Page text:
Titan entrepreneurs take first, third place in D.C. contest
T.C. Williams High School senior Aisha Cooper won top honors during the Network for Teaching Entrepreneurships 31st semi-annual Regional Business Plan Competition last Thursday, wowing judges with her plan for a dog-walking service called PuppyLOVE.
T.C. junior J.D. Bautista earned third place for his idea for Thermo Threads, a company specializing in color-changing T-shirts.
Cooper, 17, edged out four other teenage entrepreneurial peers from Virginia and Maryland to win a $1,500 cash prize of seed capital investment to jumpstart her business, which employs local teens to offer dog-walking services to help working and busy dog owners. She also won two round-trip Southwest Airlines tickets and an all-expense-paid trip to New York City this fall to compete in a national competition for up to $10,000.
Bautista, also 17, received $500 for his third-place finish, as well as a $250 Entrepreneurial Spirit Award presented to the student who best embodies the essence of a young entrepreneur.
T.C.s Chicago nominated for two Cappies
The T.C. Williams drama department has earned two nominations for this years National Capital Area Cappies Awards. Madeline Bryans performance in Chicago earned her the nomination for Best Female Dancer and the song Mister Cellophane from the same show is up for Best Song.
Winners will be announced on June 13 at the 11th Annual Cappies Gala at the Kennedy Center. The event recognizes outstanding performers, shows, technical crews and critics from the 2009-2010 performance season at high schools throughout Northern Virginia, Maryland and Washington.
Mason fourth-grader wins award in national writing contest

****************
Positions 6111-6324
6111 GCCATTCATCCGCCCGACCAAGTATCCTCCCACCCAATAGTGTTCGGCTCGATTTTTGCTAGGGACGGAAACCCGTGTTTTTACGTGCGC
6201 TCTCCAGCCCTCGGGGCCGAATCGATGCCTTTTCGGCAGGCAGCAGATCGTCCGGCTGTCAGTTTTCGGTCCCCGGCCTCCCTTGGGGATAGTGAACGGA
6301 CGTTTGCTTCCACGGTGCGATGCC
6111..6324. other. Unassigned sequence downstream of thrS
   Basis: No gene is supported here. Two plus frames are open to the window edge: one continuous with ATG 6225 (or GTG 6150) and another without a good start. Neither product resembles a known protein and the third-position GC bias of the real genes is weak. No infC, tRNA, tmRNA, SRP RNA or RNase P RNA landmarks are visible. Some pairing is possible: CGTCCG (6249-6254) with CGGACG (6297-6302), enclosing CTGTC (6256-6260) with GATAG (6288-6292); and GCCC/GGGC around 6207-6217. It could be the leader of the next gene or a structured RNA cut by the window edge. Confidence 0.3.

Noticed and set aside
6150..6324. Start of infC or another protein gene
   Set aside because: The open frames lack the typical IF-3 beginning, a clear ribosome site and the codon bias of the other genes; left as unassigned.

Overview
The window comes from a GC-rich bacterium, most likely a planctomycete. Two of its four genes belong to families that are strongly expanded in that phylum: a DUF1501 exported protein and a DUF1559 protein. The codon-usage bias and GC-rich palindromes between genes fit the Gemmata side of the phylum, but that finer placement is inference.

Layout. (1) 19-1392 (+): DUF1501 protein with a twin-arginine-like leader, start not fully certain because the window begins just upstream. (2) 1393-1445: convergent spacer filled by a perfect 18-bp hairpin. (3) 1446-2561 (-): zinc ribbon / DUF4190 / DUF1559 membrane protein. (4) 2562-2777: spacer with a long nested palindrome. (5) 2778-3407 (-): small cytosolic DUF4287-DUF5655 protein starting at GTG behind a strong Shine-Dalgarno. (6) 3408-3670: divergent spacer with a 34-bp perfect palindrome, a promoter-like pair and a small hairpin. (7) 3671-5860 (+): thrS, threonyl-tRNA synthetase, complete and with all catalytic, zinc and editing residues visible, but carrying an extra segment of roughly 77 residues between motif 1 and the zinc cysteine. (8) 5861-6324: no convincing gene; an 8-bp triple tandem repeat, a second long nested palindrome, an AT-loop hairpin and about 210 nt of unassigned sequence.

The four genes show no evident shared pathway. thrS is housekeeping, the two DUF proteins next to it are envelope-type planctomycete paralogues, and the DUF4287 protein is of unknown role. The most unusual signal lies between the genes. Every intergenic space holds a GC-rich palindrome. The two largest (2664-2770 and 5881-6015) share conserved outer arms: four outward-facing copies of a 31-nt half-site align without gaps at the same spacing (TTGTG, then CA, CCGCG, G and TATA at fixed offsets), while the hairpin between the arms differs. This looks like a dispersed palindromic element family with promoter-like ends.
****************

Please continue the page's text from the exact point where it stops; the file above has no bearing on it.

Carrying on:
Sam Landa, a fourth-grade student at George Mason Elementary School, earned an honorable mention in the national Exquisite Prompt writing contest sponsored by D.C.-based Reading Rockets and AdLit.org.
Landas work will be published on the two organizations websites and his name will also be entered into a grand-prize drawing for an authors visit to his school via Skype.
Berkowits visits ACDS with message of hope
Rabbi Laszlo Berkowits, author of The Boy Who Lost his Birthday, visited Alexandria Country Day School to address the sixth grade students in Jessica Silvermans world cultures and religions class on Monday morning.
The Holocaust survivor described his experience growing up as a boy in rural Hungary, his triumph over Nazi oppression while in the Auschwitz-Birkenau concentration camp, his education in Sweden and finally his role as the founding Rabbi of Temple Rodef Shalom in Falls Church.
Berkowits reminded the ACDS audience of the importance of human dignity and said that, despite his experiences, he has no room in his heart for hatred.
God gave us two gifts: The brain our ability to acquire intelligence and free will the ability to choose how to use that intelligence, Berkowits said.